Squash gains ground
Squash, indulged mostly by defence personnel, has become popular with civilians as well. More sponsors will see the game gaining wider popularity, writes ABHIJIT SEN GUPTA.
The game calls for tremendous fitness and agility. - Photos: K. Ramesh Babu
SQUASH ENJOYS wide popularity throughout the world and in various parts of India also. In Hyderabad it is developing slowly but steadily thanks to the efforts of a few die-hard squash enthusiasts such as T. Ambrose, Ajay Reddy, Ram Reddy, D. Bhatia and Premchand.These gentlemen have conducted and participated in tournaments in the past and according to T. Ambrose, there are plans to construct at least three more courts in and around the twin cities in localities such as Shamirpet and Hitech City.
Speaking about the development of the game in Hyderabad, Ambrose said that back in the Seventies, the game was only played among the defence establishments in Secunderabad. Ambrose got interested in the game from his school days when he was staying in Mhow in Madhya Pradesh where his father, an army officer, was posted. When the family shifted to Hyderabad in the Seventies the only courts that Ambrose and other players had for their use were the ones located in the Secunderabad Cantonment area namely RSI Bolarum and MCEME. The only one available to civilians was one at the Secunderabad Club.
A few tournaments were conducted in the Eighties and once a State level tournament was also conducted which was, as expected, dominated by army players who won all the titles. But generally squash tournaments were few and far between till the Country Club in Begumpet decided to revive the sport. A tournament was conducted wherein some of the top players in the State took part and for the first time many young boys and girls took up active participation in the sport.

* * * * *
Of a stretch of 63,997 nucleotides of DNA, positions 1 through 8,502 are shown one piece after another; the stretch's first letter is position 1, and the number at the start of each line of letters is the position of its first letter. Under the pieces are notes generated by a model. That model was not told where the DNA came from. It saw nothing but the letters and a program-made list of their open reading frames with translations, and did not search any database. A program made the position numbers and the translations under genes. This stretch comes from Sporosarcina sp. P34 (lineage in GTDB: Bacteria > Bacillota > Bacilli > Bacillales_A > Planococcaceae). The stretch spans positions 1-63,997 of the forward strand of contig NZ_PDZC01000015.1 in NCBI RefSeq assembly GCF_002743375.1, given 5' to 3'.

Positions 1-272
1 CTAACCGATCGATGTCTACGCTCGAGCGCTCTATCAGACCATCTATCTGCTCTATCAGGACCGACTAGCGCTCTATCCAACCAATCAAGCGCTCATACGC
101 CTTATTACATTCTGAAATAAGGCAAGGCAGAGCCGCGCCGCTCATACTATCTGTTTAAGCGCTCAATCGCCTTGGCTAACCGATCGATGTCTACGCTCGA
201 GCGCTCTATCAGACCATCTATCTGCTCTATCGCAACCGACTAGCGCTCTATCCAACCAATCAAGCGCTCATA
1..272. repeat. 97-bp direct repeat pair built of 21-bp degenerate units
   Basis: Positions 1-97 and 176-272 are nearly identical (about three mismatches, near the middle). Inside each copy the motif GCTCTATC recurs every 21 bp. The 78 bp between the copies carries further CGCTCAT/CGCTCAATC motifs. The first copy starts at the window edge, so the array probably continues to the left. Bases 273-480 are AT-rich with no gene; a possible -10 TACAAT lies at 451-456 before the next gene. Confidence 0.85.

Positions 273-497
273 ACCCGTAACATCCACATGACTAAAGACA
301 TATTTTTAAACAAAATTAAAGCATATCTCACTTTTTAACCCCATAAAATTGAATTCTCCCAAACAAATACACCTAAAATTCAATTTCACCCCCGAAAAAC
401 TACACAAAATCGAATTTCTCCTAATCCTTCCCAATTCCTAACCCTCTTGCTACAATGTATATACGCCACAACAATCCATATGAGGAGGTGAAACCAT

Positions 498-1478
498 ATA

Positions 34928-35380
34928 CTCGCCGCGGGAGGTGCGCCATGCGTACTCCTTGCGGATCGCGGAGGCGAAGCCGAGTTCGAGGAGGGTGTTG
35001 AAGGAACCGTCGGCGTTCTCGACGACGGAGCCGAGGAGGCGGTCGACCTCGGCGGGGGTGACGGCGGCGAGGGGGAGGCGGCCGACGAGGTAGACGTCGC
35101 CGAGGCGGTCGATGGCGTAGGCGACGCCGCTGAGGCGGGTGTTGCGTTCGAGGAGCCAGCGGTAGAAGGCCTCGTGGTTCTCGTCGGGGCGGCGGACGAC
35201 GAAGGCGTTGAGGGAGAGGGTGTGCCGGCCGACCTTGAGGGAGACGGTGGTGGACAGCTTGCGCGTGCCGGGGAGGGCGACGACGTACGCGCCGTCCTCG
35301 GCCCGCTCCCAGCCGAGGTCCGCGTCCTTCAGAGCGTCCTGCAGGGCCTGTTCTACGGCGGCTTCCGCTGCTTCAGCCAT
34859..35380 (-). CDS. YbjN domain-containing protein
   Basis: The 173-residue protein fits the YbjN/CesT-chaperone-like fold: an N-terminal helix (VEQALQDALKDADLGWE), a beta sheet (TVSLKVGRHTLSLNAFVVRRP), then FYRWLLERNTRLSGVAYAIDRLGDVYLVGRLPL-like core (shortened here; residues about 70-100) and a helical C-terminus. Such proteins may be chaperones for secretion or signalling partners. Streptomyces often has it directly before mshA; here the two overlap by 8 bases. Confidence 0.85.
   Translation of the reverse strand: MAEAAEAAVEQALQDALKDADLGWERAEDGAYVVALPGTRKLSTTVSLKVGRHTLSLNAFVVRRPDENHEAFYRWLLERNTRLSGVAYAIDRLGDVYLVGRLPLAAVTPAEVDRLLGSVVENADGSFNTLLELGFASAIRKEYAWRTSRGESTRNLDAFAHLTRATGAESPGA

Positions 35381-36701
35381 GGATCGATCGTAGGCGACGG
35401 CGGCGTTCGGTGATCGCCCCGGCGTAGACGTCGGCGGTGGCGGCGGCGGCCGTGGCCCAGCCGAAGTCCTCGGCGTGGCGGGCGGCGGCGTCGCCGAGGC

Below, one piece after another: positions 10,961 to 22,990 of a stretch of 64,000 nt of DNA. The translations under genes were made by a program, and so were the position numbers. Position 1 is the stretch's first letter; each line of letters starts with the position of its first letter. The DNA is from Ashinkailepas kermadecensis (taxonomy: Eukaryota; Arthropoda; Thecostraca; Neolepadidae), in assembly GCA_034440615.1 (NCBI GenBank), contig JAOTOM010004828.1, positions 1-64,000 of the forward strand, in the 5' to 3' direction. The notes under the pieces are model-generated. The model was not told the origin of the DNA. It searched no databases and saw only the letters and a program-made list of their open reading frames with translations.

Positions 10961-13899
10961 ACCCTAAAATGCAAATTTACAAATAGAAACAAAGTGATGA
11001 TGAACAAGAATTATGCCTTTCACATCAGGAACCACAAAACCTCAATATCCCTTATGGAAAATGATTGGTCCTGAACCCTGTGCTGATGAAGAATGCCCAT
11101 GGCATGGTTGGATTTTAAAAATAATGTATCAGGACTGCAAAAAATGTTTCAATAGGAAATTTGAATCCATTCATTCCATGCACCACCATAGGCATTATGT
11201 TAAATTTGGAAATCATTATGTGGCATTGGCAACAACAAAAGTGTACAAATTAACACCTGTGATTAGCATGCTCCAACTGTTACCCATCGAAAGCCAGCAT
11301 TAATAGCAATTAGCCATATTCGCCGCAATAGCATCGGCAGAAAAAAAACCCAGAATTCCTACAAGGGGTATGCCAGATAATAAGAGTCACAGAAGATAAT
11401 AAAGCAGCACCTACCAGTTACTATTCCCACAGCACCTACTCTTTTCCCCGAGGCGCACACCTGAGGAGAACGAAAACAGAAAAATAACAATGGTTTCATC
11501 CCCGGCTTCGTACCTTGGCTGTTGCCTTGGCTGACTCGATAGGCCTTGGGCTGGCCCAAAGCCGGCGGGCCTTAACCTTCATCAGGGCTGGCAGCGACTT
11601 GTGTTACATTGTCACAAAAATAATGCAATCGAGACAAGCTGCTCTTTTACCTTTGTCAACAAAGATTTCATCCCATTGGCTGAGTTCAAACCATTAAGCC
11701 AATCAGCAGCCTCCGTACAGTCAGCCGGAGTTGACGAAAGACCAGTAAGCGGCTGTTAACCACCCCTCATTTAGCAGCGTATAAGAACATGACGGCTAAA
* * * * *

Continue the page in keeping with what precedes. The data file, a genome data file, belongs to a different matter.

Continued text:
The two rivals are together on the same side.
In Visakhapatnam and Vijayawada also, the sport developed and some clubs conducted tournaments which helped popularise the sport.
At present, the city has several good players from various army units as well as civilians. The game is a fast paced one and calls for tremendous fitness and agility. A good eye for judging the flight and bounce of the ball and anticipation and quick reflexes are also a must if a player hopes to reach the top level in this sport. But above all, an even temperament and a total commitment to fair play and sportsmanship are a prime requirement.
In other sports such as badminton or tennis, which are of a similar nature, the opponents are separated by a net, which prevents the adversaries from coming into close contact with each other. But in squash the two rivals are together on the same side in a small area without any net in between and often in close proximity to each other. If by chance a player loses his cool he could have the opportunity to lash out at his opponent and perhaps even severely injure him with the racket.
But fortunately such a show of bad temper rarely occurs in squash and certainly it has never been witnessed in tournaments in Hyderabad. It underlines the good spirit in which the game is played and the gentlemanly attitude of the players.
But one of the main hurdles of all sports is also present in squash. That is the difficulty of attracting sponsors for conducting big meets.
Conducting any sports event means incurring sizeable expenditure and for this sponsorship is a must. In the past organisations such as Apollo Hospitals, Dr. Reddy Labs and Amara Raja Batteries have come forward to sponsor squash tournaments but what is needed is an organisation which is willing to become a major sponsor and support the game on a long term basis.
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